Mentions: Cytoplasmic incompatibility (CI) is a prevalent Wolbachia reproductive manipulation in insects [16], which increases the proportion of Wolbachia-infected individuals in the population. Wolbachia-infected females can successfully mate with an uninfected male or male infected with the same or a compatible Wolbachia type (see Figure 1). CI occurs when a Wolbachia-infected male mates with a female that is either not infected with Wolbachia (unidirectional CI) or infected with an incompatible type of Wolbachia (bidirectional CI) [17]. That is, “if the male is infected with an infection (type) that is not present in his mate, it is an incompatible cross” [18]. In mosquitoes, Wolbachia-induced CI skews the population toward Wolbachia-infected females. In contrast to the female gametes, Wolbachia is not present in the male sperm. The molecular events that lead to CI are not completely clear but involve changes in condensation of male chromatin in Wolbachia free zygotes and lack of mitotic synchrony between the parental chromosomes [19,20,21,22]. In diploid insects such as mosquitoes, viable progeny are not produced from these eggs. CI is rescued in Wolbachia-infected eggs, as there is a restoration of synchrony between the male and female chromosomes, therefore producing diploid Wolbachia-infected progeny [20,22]. For biological control approaches, CI can be harnessed to establish Wolbachia-infected populations in the field [23].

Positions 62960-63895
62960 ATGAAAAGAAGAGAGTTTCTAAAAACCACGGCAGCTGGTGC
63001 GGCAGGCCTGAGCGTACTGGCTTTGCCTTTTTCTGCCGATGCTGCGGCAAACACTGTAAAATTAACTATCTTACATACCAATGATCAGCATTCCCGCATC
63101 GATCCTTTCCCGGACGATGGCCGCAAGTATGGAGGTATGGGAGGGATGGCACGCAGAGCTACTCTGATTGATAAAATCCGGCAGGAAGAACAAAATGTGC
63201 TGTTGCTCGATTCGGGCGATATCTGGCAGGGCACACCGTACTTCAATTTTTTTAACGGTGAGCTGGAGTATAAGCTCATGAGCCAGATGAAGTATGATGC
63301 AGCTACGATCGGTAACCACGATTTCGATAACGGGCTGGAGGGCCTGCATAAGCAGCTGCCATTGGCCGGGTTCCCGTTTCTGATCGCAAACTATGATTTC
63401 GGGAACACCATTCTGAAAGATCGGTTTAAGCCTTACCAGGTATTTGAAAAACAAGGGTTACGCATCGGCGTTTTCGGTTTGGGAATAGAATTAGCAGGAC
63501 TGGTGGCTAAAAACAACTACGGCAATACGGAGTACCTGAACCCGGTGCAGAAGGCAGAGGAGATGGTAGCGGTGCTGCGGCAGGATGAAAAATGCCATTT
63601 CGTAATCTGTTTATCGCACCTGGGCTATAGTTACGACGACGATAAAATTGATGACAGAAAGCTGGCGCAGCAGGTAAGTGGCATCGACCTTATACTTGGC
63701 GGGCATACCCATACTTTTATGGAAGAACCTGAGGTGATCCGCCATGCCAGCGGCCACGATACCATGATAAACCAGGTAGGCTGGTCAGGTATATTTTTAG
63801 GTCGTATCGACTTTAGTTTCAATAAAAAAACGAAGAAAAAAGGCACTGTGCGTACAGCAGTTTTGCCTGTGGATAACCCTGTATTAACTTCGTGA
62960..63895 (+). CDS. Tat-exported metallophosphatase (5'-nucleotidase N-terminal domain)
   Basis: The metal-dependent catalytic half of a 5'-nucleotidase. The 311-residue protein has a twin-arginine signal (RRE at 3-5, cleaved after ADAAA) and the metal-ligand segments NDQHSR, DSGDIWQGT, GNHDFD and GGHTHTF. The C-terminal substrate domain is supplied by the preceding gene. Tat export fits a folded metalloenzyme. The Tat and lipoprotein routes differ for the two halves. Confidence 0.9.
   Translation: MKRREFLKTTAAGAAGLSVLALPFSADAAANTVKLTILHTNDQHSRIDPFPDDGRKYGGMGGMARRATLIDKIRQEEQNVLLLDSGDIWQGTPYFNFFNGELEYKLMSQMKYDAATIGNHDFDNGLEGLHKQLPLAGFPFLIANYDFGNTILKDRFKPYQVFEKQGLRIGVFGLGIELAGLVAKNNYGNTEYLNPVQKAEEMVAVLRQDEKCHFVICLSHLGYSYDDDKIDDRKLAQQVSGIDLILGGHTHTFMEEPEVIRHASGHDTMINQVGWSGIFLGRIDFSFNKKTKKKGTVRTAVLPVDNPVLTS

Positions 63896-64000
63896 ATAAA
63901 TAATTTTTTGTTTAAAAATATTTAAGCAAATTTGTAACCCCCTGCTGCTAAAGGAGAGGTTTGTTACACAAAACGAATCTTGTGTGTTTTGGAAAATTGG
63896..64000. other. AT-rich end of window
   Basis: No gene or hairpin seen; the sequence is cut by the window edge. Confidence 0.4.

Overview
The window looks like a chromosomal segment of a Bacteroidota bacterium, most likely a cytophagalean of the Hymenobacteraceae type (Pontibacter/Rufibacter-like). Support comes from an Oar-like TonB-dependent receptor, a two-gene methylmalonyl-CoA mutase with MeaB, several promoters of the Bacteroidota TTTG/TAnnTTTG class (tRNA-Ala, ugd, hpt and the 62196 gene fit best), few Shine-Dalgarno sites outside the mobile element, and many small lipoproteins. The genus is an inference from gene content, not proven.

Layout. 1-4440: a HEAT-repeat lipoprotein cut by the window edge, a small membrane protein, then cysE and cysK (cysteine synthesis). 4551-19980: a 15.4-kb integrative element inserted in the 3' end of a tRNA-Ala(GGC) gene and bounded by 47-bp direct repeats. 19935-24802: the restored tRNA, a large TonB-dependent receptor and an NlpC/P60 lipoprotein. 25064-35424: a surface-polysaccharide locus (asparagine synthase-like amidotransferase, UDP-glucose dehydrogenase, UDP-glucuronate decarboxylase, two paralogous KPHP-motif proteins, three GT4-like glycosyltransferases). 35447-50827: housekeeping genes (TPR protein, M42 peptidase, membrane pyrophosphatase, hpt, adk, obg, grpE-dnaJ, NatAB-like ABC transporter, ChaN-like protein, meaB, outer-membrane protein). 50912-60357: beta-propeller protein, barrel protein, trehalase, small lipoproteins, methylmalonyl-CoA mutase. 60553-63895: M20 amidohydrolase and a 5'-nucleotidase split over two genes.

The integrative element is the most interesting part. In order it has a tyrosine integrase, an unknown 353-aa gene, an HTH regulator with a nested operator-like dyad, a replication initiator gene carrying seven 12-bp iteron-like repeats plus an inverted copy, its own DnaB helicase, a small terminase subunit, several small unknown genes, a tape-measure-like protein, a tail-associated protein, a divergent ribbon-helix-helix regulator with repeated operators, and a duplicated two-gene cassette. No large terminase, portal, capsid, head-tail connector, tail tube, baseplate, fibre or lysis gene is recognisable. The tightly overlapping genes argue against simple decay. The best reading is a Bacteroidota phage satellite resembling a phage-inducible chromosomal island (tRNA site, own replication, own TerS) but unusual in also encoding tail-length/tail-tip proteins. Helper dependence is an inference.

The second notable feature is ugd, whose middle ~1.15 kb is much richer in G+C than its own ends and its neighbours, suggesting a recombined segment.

Bottom Line: Wolbachia is a maternally inherited endosymbiont that is commonly found in insects, including a number of mosquito vector species.This discovery pointed to a potential strategy to interfere with mosquito transmission of arboviruses by artificially infecting mosquitoes with Wolbachia.This review outlines research on the prevalence of Wolbachia in mosquito vector species and the impact of antiviral effects in both naturally and artificially Wolbachia-infected mosquitoes.

View Article: PubMed Central - PubMed

Affiliation: School of Biological Sciences, The University of Queensland, Brisbane 4072, Australia. karynj@uq.edu.au.

ABSTRACT
Mosquito-borne viruses such as dengue, West Nile and chikungunya viruses cause significant morbidity and mortality in human populations. Since current methods are not sufficient to control disease occurrence, novel methods to control transmission of arboviruses would be beneficial. Recent studies have shown that virus infection and transmission in insects can be impeded by co-infection with the bacterium Wolbachia pipientis. Wolbachia is a maternally inherited endosymbiont that is commonly found in insects, including a number of mosquito vector species. In Drosophila, Wolbachia mediates antiviral protection against a broad range of RNA viruses. This discovery pointed to a potential strategy to interfere with mosquito transmission of arboviruses by artificially infecting mosquitoes with Wolbachia. This review outlines research on the prevalence of Wolbachia in mosquito vector species and the impact of antiviral effects in both naturally and artificially Wolbachia-infected mosquitoes.

Show MeSH
Related in: MedlinePlus